Tuesday, July 15, 2014

Early Anointing’s

When Wilford Woodruff and William Clayton were invited to visit a Sister Lea in 1840, how did the pair anoint the sick sister?

a.      On her head only

b.      Internally only

c.       No oil at all-they didn’t use oil in the early Church

d.      On her head and internally

Yesterday’s answer:

b.   Taylor

One of the principal factors that alienated federal officials and convinced them that the Mormons were disloyal was the intemperate rhetoric used by Mormon leaders.  Brigham Young, Heber C. Kimball, Jedediah Grant, and George A. Smith, all popular speakers in Mormon meetings, used excessive and sometimes violent language as they attacked their opponents and defended their doctrines and practices. Since preaching was a principal form of communication and entertainment in pioneer times, and since most of the leaders spoke extemporaneously, it should not be surprising that statements were made that offended non-Mormon officials.

     This problem became apparent when the first non-Mormon territorial officials arrived in Utah and attended their first Mormon meeting. The occasion was the Twenty-fourth of July celebration, commemorating the fourth anniversary of the pioneers settling in Salt Lake Valley, and the speaker was Daniel H. Wells. General Wells, in reviewing Mormon history, asserted that the United States, which had required the Mormons to furnish a battalion of five hundred men to fight in the war against Mexico, “could have no other object in view than to finish by utter extermination, the work which had so ruthlessly begun.”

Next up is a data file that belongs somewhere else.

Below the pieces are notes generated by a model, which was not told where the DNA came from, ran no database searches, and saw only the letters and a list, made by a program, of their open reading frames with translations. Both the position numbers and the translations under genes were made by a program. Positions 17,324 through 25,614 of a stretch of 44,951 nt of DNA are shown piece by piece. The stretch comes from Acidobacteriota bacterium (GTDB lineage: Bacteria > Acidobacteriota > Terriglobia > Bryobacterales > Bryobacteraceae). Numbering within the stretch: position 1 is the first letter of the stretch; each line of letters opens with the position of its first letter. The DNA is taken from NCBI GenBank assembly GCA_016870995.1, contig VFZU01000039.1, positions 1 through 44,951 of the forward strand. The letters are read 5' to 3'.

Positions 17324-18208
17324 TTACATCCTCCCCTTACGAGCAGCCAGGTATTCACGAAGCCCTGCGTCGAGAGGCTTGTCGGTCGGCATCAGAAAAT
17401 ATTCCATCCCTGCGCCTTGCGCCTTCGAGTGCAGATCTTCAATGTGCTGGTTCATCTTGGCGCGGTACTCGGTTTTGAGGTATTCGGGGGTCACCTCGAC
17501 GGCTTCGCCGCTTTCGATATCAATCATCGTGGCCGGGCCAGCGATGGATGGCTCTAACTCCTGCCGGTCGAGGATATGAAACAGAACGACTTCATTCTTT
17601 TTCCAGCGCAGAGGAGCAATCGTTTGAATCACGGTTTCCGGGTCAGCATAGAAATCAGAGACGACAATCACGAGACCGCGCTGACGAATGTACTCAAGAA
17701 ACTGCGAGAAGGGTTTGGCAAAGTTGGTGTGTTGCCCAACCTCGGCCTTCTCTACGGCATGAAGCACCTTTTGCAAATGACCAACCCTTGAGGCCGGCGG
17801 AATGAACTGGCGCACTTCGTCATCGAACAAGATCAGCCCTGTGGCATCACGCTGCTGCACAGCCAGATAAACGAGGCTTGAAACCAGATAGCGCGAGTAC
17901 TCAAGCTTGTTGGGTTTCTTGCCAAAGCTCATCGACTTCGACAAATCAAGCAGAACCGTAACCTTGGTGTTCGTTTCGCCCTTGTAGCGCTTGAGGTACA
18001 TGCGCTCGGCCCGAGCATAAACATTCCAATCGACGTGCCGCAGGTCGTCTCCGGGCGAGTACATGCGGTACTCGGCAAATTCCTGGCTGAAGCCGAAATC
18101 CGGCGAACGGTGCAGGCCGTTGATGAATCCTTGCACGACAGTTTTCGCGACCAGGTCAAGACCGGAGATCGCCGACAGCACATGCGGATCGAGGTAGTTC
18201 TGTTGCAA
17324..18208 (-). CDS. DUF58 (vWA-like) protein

Brigham Young also addressed the assembly “in his usual interesting strain of intelligent eloquence” according to the chronicler of the occasion. The exact words of Governor Young are not extant, but the tenor of the speech was uncomplimentary about the late President Zachary Taylor and turned on the idea that those who worked against the Saints would die an untimely death and end up in hell. President Taylor was not a popular president even in Washington, but no one registered such pity disapprobation of him as Young did when he said: “Zachary Taylor is dead, and in hell, and I am glad of it.”

Journal History of the Church, 24 July 1851 Archives, Historical Department, Church of Jesus Christ of Latter-day Saints, Salt Lake City, Utah

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